Ted Cruz of Texas and Mike Lee of Utah are two of the most prominent “constitutional conservatives” in the Senate. They built their political careers on their supposed fidelity to the Constitution and the original intent of the Founding Fathers. Cruz made his constitutional conservatism the centerpiece of his 2016 campaign for president, while Lee has written three books on the founding era and presents himself, to the public, as a constitutional scholar rather than a mere politician.
It is interesting, then, that Lee and Cruz were among the Republican senators most involved in Donald Trump’s attempt to subvert the Constitution and install himself in office against the will of the voters.
As The Washington Post reported last month, Cruz worked “directly with Trump to concoct a plan that came closer than widely realized to keeping him in power.” According to this plan, Cruz would object to and delay the counting of electoral votes on Jan. 6 in favor of a 10-day election audit that would give Trump-friendly state legislatures time to overturn the result and send new electors to Congress.
And as CNN reported last week, Lee was in close contact with Mark Meadows, then the White House chief of staff, in the months, weeks and days before the Jan. 6 attack. Lee supported and encouraged the president’s effort to overturn the election, with both ideas and political assistance.
“I have an additional idea for the campaign,” he wrote to Meadows on Nov. 23, 2020. “Something is not right in a few states. I think it could be proven or disproven easily with an audit (a physical counting of all ballots cast) in PA, WI, GA, and MI.”
Two weeks later, Lee would tell Meadows, “If a very small handful of states were to have their legislatures appoint alternative slates of delegates, there could be a path.” And on Jan. 4, 2021, Lee told Meadows that he had been “calling state legislators for hours today, and am going to spend hours doing the same tomorrow” in hopes of finding “something from state legislatures to make this legitimate and to have any hope of winning.”
Lee eventually voted to certify the results of the presidential election and had previously told journalists, and the public, that he was dismayed by the events of Jan. 6. In their book covering the insurrection, “Peril,” Bob Woodward and Robert Costa report that Lee “was shocked” by the conservative legal scholar John Eastman’s plan to delay final certification of the election and “had heard nothing about alternative slates of electors.”
But the truth is that Lee was with the president from the start. His only real objection — the only thing that gave him pause — was that Trump and his allies had not crossed their “T’s” or dotted their “I’s.” Which is to say that they had not done the work necessary to give their attempted self-coup a veneer of legality and constitutional fidelity. Or, as Lee wrote to Meadows, “I know only that this will end badly for the president unless we have the Constitution on our side.”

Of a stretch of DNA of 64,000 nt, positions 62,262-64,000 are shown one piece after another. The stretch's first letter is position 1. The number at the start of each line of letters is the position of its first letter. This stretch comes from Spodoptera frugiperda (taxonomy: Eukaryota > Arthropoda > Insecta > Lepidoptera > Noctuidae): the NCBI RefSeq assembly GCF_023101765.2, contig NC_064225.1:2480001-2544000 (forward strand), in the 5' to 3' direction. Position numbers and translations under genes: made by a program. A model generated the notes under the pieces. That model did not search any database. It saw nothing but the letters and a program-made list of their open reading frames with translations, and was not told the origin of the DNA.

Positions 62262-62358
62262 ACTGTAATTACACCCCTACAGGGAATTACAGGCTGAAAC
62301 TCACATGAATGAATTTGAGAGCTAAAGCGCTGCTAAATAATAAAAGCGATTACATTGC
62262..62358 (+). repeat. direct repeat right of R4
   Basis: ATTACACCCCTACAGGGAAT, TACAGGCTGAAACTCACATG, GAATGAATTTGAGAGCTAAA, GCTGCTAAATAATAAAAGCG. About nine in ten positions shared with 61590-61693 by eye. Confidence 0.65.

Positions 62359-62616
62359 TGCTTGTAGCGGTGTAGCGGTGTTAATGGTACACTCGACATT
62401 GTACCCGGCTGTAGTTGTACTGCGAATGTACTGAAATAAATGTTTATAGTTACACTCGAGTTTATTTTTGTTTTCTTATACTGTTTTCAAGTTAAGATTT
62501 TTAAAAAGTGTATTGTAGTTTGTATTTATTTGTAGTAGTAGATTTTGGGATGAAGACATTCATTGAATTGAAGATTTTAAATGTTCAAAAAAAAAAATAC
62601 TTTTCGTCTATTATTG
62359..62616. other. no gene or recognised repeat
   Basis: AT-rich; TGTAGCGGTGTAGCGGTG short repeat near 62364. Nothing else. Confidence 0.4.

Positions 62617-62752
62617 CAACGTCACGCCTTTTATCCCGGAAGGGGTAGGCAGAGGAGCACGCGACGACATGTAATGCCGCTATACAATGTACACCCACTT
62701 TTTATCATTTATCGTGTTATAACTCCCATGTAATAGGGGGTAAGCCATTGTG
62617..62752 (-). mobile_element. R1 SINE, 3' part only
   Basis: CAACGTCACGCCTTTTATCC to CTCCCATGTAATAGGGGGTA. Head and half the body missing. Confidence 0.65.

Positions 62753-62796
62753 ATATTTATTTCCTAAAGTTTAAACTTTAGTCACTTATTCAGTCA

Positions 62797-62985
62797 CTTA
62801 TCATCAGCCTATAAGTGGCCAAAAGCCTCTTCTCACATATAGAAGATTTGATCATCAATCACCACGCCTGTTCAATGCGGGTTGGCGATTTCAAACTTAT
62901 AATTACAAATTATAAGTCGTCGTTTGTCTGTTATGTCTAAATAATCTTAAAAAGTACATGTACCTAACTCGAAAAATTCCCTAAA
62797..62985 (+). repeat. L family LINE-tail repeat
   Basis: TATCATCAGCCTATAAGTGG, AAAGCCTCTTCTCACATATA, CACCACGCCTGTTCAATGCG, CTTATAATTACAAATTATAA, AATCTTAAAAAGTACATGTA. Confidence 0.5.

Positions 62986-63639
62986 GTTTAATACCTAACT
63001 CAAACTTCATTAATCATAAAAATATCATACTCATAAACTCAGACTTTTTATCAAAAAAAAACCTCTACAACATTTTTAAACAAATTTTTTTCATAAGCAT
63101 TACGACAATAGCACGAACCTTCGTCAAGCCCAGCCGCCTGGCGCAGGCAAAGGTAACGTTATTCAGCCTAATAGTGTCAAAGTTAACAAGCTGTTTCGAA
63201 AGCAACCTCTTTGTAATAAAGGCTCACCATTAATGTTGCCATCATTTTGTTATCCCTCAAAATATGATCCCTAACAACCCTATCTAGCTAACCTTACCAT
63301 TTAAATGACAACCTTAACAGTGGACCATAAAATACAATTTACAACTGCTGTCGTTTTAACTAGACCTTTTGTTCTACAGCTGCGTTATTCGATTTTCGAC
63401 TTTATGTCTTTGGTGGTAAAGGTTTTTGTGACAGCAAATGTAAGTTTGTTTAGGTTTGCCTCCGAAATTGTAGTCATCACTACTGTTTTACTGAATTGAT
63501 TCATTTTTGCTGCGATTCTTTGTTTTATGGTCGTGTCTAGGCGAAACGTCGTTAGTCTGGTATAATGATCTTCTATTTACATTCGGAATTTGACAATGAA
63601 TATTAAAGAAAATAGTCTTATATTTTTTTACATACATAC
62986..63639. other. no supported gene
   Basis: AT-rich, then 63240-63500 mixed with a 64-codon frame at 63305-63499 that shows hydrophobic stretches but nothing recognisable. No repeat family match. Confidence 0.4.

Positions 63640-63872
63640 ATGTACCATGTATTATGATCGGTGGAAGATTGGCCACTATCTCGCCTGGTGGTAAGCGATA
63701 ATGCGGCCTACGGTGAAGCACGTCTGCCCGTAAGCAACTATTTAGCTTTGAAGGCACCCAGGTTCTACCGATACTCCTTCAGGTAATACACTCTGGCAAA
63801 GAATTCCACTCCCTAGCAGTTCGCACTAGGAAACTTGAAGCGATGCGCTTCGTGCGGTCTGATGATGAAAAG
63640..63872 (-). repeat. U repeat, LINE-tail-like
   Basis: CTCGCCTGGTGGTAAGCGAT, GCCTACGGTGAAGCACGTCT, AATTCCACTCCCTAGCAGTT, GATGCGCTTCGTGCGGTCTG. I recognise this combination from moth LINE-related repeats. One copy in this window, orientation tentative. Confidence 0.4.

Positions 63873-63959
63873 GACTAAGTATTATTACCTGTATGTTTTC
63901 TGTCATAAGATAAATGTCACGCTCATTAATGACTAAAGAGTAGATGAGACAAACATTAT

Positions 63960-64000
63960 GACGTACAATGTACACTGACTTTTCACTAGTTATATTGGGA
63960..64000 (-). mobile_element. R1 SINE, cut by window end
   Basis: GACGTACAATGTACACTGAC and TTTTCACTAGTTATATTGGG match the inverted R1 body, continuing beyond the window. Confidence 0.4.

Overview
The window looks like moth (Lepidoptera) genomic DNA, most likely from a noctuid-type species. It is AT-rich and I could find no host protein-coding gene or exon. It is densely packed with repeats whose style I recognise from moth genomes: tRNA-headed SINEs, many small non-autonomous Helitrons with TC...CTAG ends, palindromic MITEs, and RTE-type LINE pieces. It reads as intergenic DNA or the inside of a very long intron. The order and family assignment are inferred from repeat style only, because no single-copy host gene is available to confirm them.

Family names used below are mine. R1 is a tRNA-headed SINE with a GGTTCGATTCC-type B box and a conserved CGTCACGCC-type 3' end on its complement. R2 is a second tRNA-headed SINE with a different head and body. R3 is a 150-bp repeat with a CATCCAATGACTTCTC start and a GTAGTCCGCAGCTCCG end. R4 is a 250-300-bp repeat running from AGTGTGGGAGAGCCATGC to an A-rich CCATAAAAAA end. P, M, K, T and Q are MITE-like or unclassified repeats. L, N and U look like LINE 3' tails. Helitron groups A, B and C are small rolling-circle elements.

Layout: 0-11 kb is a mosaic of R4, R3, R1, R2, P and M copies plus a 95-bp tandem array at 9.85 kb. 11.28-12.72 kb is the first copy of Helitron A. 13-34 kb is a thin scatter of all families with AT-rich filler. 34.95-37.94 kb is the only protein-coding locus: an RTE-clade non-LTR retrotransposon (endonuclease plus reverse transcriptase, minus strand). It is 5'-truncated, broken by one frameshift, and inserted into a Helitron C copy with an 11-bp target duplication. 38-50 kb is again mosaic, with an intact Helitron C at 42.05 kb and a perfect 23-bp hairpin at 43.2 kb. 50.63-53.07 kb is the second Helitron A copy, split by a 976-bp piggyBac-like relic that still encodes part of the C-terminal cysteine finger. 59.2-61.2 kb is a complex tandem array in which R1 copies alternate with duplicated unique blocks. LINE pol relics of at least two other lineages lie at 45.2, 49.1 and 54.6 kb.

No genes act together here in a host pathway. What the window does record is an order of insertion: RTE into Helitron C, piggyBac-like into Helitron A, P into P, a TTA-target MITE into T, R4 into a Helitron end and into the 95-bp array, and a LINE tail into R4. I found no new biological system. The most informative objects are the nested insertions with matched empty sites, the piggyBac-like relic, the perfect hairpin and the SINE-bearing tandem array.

Cruz and Lee were not the only “constitutional conservatives” to support Trump’s attempt to keep himself in office after losing the Electoral College vote (to say nothing of the popular vote). Their participation in the plot, however, tells us something important about what it actually means to be a “constitutional conservative.”
The term is supposed to convey a principled commitment to both the Constitution and the institutions of the American republic it helped bring into being. But if Cruz, Lee and other “constitutional conservatives” have any commitment to the Constitution, it is only to the letter of the document, not its spirit.
The spirit of the Constitution, of the Philadelphia Convention and everything that followed, is embodied in self-government. The point of the deliberation and experimentation of the founding moment was to find some ground on which the American people, however narrowly defined, could live out the principles of the Revolutionary War they had just fought and pursue their common interests.
Whatever the specifics of the governing charter, the essential idea was that this government would be one that, as James Madison wrote, “derives all its powers directly or indirectly from the great body of the people.”
The people have, for now, agreed to elect the president through a process that gives a good deal of discretion to a broad range of officials, some elected, some appointed, but all working with legitimate authority. In the main, they used that authority to allow as many people to vote as possible, in accordance with our laws and our norms.
If, under those conditions, Trump had won the 2020 presidential election, neither Cruz nor Lee nor anyone else in the Republican Party would have disputed the outcome or contested the process. It would have been a shining example of the strength of our republic.
But he did not win, and so our “constitutional conservatives” fought to undermine and overturn our institutions so that one man would not have to face the pain of defeat. Which gets to the truth of what that “constitutional conservatism” really seems to be: not a principled attempt — however flawed in conception — to live up to the values of the founding, but a thin mask for the will to power.
Jamelle Bouie is a columnist for The New York Times.